As for personal relationships: If we have a friendship outside of Twitter, then it's really not a big deal whether we follow each others' tweets or not. But if Twitter is all we have, then we probably don't have much, and it's no great loss to me if I get dumped. I'll feel only a tiny pang if I decide to drop someone else first. :)

Thus, I have no use for Qwitter myself, but I do see the value of it and I don't think its existence is the sign of the apocalypse. Different people use Twitter for different reasons, some of them only slightly social. For many of these users, Qwitter is a valuable tool.

For others, it's probably fun in some way.

On the other hand, I know there are people whose egos seem to depend on the number of followers they have, and take every un-follow very personally, puzzling over the reasons that some stranger no longer wants to hear from them. Oh, the drama!

Someone I know was quite perplexed that "lots" (I don't know how many) of followers would drop him when he made political comments before the election. He took these unfollows to mean that he was intimidating people with his profound, witty, subversive insights. I don't think it ever crossed his mind that people saw them as really naive, dumb jokes.

Posted by: Julie at November 30, 2008 7:38 PM

I don't even have Twitter running right now, and I hardly ever tweet. It's a strange little beastie. Sometimes it's nice to plug in and see that my friends do indeed still exist, since I don't really have much time for blogs or blogging during the semester.

Posted by: Maggie at December 1, 2008 11:03 AM

This reminds me of those notification lists at Epinions - "Who's getting notifications of when I write a review? Why's my list shorter today - who dropped me?"

Posted by: mjfrombuffalo at December 1, 2008 11:11 AM

Originally, the reason I joined Epinions was to observe the social networking. I was still teaching an online interpersonal communications class back then.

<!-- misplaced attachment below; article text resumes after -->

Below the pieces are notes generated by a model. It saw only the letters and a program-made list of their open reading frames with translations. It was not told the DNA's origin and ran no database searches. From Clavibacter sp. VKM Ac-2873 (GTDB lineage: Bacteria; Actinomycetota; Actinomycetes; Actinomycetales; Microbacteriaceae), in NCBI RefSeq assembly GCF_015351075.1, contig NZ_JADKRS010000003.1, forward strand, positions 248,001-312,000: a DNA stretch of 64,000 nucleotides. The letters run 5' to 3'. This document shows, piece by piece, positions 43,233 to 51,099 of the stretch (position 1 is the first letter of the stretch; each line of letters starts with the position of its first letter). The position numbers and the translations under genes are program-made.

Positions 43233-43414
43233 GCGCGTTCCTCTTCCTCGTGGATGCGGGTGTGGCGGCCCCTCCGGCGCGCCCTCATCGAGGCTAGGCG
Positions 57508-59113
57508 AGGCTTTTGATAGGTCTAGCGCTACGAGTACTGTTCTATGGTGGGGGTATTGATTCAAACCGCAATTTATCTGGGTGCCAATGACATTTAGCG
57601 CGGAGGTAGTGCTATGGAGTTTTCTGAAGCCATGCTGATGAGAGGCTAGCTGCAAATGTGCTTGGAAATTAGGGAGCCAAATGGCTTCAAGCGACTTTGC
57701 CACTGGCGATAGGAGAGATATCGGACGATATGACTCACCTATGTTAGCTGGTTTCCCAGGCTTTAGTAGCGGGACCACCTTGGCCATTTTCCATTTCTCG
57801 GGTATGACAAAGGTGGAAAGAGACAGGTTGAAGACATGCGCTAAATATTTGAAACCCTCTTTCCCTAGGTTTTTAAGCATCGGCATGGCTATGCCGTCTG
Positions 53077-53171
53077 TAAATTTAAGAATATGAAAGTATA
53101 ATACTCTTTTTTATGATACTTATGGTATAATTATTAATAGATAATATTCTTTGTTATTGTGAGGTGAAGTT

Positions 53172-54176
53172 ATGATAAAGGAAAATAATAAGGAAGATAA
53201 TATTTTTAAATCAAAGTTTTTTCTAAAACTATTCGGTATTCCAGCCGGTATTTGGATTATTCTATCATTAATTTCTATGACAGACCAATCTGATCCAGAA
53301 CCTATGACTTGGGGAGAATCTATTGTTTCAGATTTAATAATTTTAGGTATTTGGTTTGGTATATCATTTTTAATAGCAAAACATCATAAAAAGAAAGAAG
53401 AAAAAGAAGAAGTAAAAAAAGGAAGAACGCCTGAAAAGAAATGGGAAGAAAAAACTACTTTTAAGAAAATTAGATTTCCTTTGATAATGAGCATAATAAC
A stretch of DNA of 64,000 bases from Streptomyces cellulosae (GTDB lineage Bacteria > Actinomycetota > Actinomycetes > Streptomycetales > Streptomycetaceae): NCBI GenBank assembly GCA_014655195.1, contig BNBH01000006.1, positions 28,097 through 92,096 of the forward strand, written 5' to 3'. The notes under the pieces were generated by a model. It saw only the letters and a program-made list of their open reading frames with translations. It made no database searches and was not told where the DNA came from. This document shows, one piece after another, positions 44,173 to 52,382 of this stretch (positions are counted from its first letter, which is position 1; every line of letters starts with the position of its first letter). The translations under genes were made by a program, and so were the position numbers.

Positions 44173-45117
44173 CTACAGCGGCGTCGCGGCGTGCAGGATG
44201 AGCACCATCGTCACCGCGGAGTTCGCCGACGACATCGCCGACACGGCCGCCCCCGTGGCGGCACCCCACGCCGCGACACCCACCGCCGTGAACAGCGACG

Yes, there are a lot of similarities. Especially in the drama-factor.

Posted by: James at December 1, 2008 11:20 AM

JP - there are very big similarities between Epinions, their Web of Trust and various lists and Twitter. As you undoubtedly recall many of the early Epinions posts "responded" to others. I like the microbloggin aspect and get multiple useful pieces of information daily from Twitter.

I tend to use it as my "take a break" tool running on another monitor. If I finish a brain-draining task, I'll surf through Twitter. Picking up social memes before they hit mainstream is fascinating.

But things like Qwitter (which I use) or Grader (which I also use) automate the old Epinions process. As people stayed in that commumity, tracking became cumbersome for many. Not so with Twitter or other social apps. It fascinates me to see how Twitter or a blog can be used to cascade the same information throughout multiple online distribution points.

Posted by: George at December 1, 2008 1:02 PM

Twitter is ok, but I wouldn't get so wrapped up in it that I would need Quitter or some such.

I use it rarely--I only signed up to find out where Prop 8 protests were going to be.

Twitter reminds me of IRC minus the pinging.

Posted by: Patti M. at December 1, 2008 3:57 PM

Twitter is part of my bread and butter but is not for everyone. At least it is benign, and very a la carte. Qwitter is horrible, as is Twitterless. Breeding neurosis.

Posted by: Leslie Poston at December 2, 2008 1:41 AM

I think the actual source of those neuroses lies elsewhere.

I do get why it's a contributing factor, but for me it is sometimes a relief to know someone has unfollowed me. I know, I know I should have just unfollowed them first, but sometimes it seems rude.

This begs for a further discussion on the neutrality of tools.

Posted by: James at December 2, 2008 9:17 AM